• Expungement
    Are you implying that possession of child pornography should not be a punishable crime?? I think many of us would be curious to know what you were looking at on your computer at 4am...
    • Expungement,
      What some people fail to understand is that some people are charged with crimes so trivial that it is ridiculous. Especially sex crimes, such as possession of child pornography, there is no victim, at least where the possessor is concerned. If there is a victim or if anyone was harmed, it was not by the possessor, it was by the person that created the picture. But the possessor is charged with a crime, while the producer is untouched! It is no wonder that the United States makes up only 5% of the world population, but has 25% of the world's prisoners!

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      1. Yes diversity is so very important. With justice Rucker off ... the court is too white. Still too male. No Hispanic justice. No LGBT justice. And there are other checkboxes missing as well. This will not do. I say hold the seat until a physically handicapped Black Lesbian of Hispanic heritage and eastern religious creed with bipolar issues can be located. Perhaps an international search, with a preference for third world candidates, is indicated. A non English speaker would surely increase our diversity quotient!!!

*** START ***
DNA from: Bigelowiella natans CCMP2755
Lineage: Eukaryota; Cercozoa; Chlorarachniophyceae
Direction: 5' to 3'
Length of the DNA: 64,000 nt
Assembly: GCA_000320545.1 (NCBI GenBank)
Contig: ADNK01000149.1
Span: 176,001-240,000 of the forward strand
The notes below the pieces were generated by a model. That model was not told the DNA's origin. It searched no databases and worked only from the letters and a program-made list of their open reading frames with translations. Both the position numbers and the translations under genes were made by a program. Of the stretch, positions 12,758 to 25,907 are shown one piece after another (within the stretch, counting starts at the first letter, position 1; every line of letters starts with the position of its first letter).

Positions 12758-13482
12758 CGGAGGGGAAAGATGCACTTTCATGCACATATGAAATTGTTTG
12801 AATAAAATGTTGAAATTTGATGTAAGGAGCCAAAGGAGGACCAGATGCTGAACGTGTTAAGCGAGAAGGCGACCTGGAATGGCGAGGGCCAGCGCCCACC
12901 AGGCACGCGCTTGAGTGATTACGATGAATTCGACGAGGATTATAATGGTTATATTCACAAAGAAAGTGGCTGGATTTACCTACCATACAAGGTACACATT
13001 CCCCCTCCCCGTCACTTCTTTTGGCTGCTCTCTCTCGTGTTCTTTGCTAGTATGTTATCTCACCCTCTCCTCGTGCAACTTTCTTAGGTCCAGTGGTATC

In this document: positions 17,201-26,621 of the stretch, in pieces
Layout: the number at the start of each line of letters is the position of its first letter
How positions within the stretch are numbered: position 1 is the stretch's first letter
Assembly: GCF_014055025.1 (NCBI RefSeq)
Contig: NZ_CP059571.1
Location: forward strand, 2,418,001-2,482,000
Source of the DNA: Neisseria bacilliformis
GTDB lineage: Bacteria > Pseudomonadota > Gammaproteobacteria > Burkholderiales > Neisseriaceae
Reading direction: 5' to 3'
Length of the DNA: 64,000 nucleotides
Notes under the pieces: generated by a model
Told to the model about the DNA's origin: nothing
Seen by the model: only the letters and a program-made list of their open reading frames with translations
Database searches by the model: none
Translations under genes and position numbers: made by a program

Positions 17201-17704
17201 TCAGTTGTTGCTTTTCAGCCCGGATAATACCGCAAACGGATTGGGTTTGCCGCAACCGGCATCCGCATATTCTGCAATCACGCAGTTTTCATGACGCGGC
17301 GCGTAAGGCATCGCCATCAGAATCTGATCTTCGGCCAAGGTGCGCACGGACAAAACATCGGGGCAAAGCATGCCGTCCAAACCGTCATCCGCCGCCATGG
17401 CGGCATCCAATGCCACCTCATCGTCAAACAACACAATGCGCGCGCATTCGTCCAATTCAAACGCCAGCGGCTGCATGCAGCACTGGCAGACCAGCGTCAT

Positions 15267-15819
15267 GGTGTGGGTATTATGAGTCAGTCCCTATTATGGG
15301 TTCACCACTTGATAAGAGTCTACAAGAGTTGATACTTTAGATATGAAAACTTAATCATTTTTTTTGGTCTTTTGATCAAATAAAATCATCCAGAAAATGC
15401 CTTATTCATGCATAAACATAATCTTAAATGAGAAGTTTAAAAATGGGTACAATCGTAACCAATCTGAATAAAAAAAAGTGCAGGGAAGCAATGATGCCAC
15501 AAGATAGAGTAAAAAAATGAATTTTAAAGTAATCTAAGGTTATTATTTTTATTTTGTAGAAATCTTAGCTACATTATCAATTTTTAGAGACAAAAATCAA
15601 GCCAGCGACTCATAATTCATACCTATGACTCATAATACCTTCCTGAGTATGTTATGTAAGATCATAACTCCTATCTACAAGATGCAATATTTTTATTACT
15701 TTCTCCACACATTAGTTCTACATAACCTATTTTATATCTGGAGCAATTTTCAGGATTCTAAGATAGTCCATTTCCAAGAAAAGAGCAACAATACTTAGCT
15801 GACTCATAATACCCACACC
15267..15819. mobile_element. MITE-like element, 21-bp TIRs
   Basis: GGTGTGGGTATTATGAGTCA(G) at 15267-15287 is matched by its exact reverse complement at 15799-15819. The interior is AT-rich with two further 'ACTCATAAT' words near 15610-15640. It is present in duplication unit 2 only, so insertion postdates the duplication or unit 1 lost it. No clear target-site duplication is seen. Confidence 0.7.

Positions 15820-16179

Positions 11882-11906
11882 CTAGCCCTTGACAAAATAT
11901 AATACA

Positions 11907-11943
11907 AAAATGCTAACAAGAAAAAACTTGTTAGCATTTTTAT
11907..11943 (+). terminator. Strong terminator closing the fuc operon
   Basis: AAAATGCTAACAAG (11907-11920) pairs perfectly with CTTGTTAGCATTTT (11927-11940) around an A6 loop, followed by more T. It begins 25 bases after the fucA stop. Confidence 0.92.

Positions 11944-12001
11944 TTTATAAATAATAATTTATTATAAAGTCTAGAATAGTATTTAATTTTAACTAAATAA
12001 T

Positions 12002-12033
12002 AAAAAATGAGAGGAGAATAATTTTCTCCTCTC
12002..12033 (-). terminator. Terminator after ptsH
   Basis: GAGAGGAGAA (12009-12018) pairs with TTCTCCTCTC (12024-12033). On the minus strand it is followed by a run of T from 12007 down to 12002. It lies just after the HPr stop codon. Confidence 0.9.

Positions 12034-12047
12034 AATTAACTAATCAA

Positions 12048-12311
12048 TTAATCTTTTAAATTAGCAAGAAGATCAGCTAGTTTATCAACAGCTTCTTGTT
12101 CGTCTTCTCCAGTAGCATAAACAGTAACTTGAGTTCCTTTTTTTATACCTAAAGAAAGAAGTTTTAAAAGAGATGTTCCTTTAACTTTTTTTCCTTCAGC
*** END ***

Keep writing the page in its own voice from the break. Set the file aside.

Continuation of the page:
2. First, I want to thank Justice Rucker for his many years of public service, not just at the appellate court level for over 25 years, but also when he served the people of Lake County as a Deputy Prosecutor, City Attorney for Gary, IN, and in private practice in a smaller, highly diverse community with a history of serious economic challenges, ethnic tensions, and recently publicized but apparently long-standing environmental health risks to some of its poorest residents. Congratulations for having the dedication & courage to practice law in areas many in our state might have considered too dangerous or too poor at different points in time. It was also courageous to step into a prominent and highly visible position of public service & respect in the early 1990's, remaining in a position that left you open to state-wide public scrutiny (without any glitches) for over 25 years. Yes, Hoosiers of all backgrounds can take pride in your many years of public service. But people of color who watched your ascent to the highest levels of state government no doubt felt even more as you transcended some real & perhaps some perceived social, economic, academic and professional barriers. You were living proof that, with hard work, dedication & a spirit of public service, a person who shared their same skin tone or came from the same county they grew up in could achieve great success. At the same time, perhaps unknowingly, you helped fellow members of the judiciary, court staff, litigants and the public better understand that differences that are only skin-deep neither define nor limit a person's character, abilities or prospects in life. You also helped others appreciate that people of different races & backgrounds can live and work together peacefully & productively for the greater good of all. Those are truths that didn't have to be written down in court opinions. Anyone paying attention could see that truth lived out every day you devoted to public service. I believe you have been a "trailblazer" in Indiana's legal community and its judiciary. I also embrace your belief that society's needs can be better served when people in positions of governmental power reflect the many complexions of the population that they serve. Whether through greater understanding across the existing racial spectrum or through the removal of some real and some perceived color-based, hope-crushing barriers to life opportunities & success, movement toward a more reflective representation of the population being governed will lead to greater and uninterrupted respect for laws designed to protect all peoples' rights to life, liberty & the pursuit of happiness. Thanks again for a job well-done & for the inevitable positive impact your service has had - and will continue to have - on countless Hoosiers of all backgrounds & colors.